Heralding a new series of pens from Italy’s oldest manufacturer of fine writing instruments is Samurai, the first model in the Warriors collection, aimed at the most passionate of pen enthusiasts. Conceived to recognise the most noble combatants throughout history, those who fought to change the course of human events, Warriors will feature the most significant and intriguing soldiers the world has seen. Japan’s near-mythical Samurai represent the essence of the honour and commitment exhibited by the most heroic of fighters. Samurai formed the military nobility and officer caste of medieval and early-modern Japan. An early reference in the first imperial anthology of poems dates the Samurai to the beginning of the 10th century.
With their roots in provincial warrior bands, the early Samurai exhibited peerless military skills, while the culture extended to daily behaviour and discipline. Samurai were usually associated with a clan and their lord, or shogun, and were trained as officers in military tactics and grand strategy. Members of this warrior class rose to power in the 12th century and would maintain their position until the second half of the 19th century. Beyond their combative role, Samurai – influenced by Zen Buddhism – also produced practices that include the tea ceremony and flower arranging
still performed in modern Japan.
Representing an ideal not unlike the warriors of Sparta in ancient Greece, Samurai followed an unwritten code of conduct that would later evolve into Bushido. This code placed bravery, honour and personal loyalty above life itself: the Samurai practised ritual suicide by disembowelment (known as “seppuku” or “hara-kiri”) as an alternative to dishonour or defeat.
During the last two-and-a-half centuries of the era of the Samurai, they formed a closed caste as part of an effort to maintain the social order. Although still allowed to wear the two swords emblematic of their position, most Samurai were forced to become civil bureaucrats or take up a trade. Japan’s evolution from a predominantly rural society to a more urban and mercantile entity during the early 18th century would eventually render the austere lifestyle of the Samurai redundant. With the opening of Japan to the West during the mid-19th century, the Samurai class lost its privileged position when feudalism was officially abolished in 1871.
Samurai culture remains familiar both in Japan and around the world thanks to a variety of media. From computer gaming and graphic novels to the films of Kurosawa – most notably, his milestone Seven Samurai (1954) – and later epics including the TV series Shogun (1980), the figure of Japan’s greatest warrior class continues to fascinate us.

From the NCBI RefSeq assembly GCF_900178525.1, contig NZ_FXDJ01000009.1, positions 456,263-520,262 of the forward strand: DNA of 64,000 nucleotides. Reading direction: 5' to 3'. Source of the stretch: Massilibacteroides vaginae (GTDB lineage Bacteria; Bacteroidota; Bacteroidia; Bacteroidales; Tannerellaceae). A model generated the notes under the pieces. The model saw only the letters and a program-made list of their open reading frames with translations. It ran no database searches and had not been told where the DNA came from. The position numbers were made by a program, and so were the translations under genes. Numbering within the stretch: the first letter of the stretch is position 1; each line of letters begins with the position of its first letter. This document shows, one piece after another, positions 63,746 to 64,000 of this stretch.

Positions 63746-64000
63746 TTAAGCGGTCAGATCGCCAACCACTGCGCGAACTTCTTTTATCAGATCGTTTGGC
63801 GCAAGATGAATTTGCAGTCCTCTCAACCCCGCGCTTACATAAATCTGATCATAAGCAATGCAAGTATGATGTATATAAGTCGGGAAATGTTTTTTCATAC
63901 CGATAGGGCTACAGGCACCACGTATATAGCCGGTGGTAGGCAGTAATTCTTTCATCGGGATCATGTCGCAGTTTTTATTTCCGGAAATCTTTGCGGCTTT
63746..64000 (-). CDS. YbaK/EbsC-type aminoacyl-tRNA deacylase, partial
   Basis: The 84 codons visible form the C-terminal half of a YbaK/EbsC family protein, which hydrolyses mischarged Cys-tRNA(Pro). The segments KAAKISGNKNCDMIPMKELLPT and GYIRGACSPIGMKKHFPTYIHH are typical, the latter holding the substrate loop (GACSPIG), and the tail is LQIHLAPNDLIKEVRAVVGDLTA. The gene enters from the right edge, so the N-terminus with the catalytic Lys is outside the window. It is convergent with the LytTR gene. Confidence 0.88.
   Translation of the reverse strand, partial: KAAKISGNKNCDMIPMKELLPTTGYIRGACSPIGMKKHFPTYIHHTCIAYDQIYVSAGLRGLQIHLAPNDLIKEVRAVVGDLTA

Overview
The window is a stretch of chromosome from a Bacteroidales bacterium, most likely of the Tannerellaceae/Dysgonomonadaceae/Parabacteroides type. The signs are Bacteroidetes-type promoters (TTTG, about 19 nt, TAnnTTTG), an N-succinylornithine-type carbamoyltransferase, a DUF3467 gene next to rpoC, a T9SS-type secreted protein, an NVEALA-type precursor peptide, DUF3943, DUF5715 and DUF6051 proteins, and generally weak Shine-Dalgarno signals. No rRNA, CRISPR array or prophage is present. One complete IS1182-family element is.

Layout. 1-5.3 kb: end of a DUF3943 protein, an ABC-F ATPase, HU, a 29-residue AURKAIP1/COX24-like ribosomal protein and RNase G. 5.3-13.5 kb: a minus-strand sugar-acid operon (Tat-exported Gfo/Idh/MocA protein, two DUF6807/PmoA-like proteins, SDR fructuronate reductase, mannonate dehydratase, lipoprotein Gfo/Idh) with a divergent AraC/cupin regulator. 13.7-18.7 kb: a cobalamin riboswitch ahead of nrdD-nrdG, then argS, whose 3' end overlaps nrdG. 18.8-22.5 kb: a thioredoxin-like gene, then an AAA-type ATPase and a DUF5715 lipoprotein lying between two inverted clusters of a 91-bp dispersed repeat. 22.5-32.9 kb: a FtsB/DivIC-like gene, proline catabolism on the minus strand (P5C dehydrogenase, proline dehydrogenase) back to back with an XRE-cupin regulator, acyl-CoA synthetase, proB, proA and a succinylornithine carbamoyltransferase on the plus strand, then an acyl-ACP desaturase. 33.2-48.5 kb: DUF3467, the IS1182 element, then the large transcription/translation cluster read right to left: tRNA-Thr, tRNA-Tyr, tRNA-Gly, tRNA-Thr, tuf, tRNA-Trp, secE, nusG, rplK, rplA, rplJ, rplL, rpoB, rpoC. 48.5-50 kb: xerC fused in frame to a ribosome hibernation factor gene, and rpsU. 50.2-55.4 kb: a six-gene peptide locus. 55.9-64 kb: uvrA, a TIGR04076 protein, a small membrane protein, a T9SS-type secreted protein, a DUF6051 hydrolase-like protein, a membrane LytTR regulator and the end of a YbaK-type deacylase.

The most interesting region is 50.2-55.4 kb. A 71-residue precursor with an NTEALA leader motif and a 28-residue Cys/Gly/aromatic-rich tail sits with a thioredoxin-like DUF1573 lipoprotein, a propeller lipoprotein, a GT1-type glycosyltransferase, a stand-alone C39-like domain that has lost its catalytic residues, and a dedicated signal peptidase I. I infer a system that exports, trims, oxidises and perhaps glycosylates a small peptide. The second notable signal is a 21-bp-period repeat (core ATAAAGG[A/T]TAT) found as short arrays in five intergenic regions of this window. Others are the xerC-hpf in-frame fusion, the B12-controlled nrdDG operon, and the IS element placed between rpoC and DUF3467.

The Samurai Pen
A milestone in pen manufacturing, Montegrappa’s Samurai presents a design challenge like none seen before. Limited to only 177 pens in Sterling Silver, each one unique, and a further seven in solid Gold, the Samurai exists only as a fountain pen. It is filled through a patented, POWER-PUSH piston mechanism and fitted with an 18k gold nib. The pen resides in a luxurious black lacquered box, with the ancient Chinese character
for “Samurai” printed on top.
Inside one will find the Samurai “action-figure” pen, accompanied by a bottle of ink and a Katana-sword accessory that acts as a fully-functional paper-cutting knife. The pen itself is a masterpiece of burnished silver, a “truthful” model of an ancient Samurai suit of armour made by cutting-edge developments of the ancient lost-wax technique, with certain design elements further embellished with rose gold-plated details.
Continued examination of this work of art will reward the observer with a plethora of minuscule delights. Montegrappa’s artisans have reproduced the traditional “kuwagata” helmet, the “sode” shoulder and “kote” sleeve armour and the “tekko” arm and “suneate” thigh guards with the utmost accuracy and precision. The warrior’s “kusazuri” skirt is reproduced in multi-layered, embroidered fabric.
A rare combination of writing instrument and decorative figurine, the Samurai’s cap forms the head, breast and arms of the soldier. The pen barrel comprises the figure’s lower limbs and the writing component’s juncture. Adding to the unparalleled intricacy, the hands and waist armour are hinged, so they are detachable, as are the limbs, for moving respectively.
Both a thing of beauty and a functional object with the sophisticated appeal of a working miniature, the Samurai pen will prove as captivating as the noble warrior that inspired it.
Italy’s first pen manufacturer, Montegrappa, began manufacturing pens in 1912 in its factory in Bassano del Grappa – a picturesque town along the Brenta River, which flows through Alpine foothills in northeastern Italy. Utilizing natural celluloid and precious metals, Montegrappa combines traditional methods such as die-casting with more recent innovations as low-relief engraving to form their precious art objects. Whether they use colors reminiscent of the master painters or ornamentation suggestive of Baroque palaces, the Italian heritage and romance is infused into each product.
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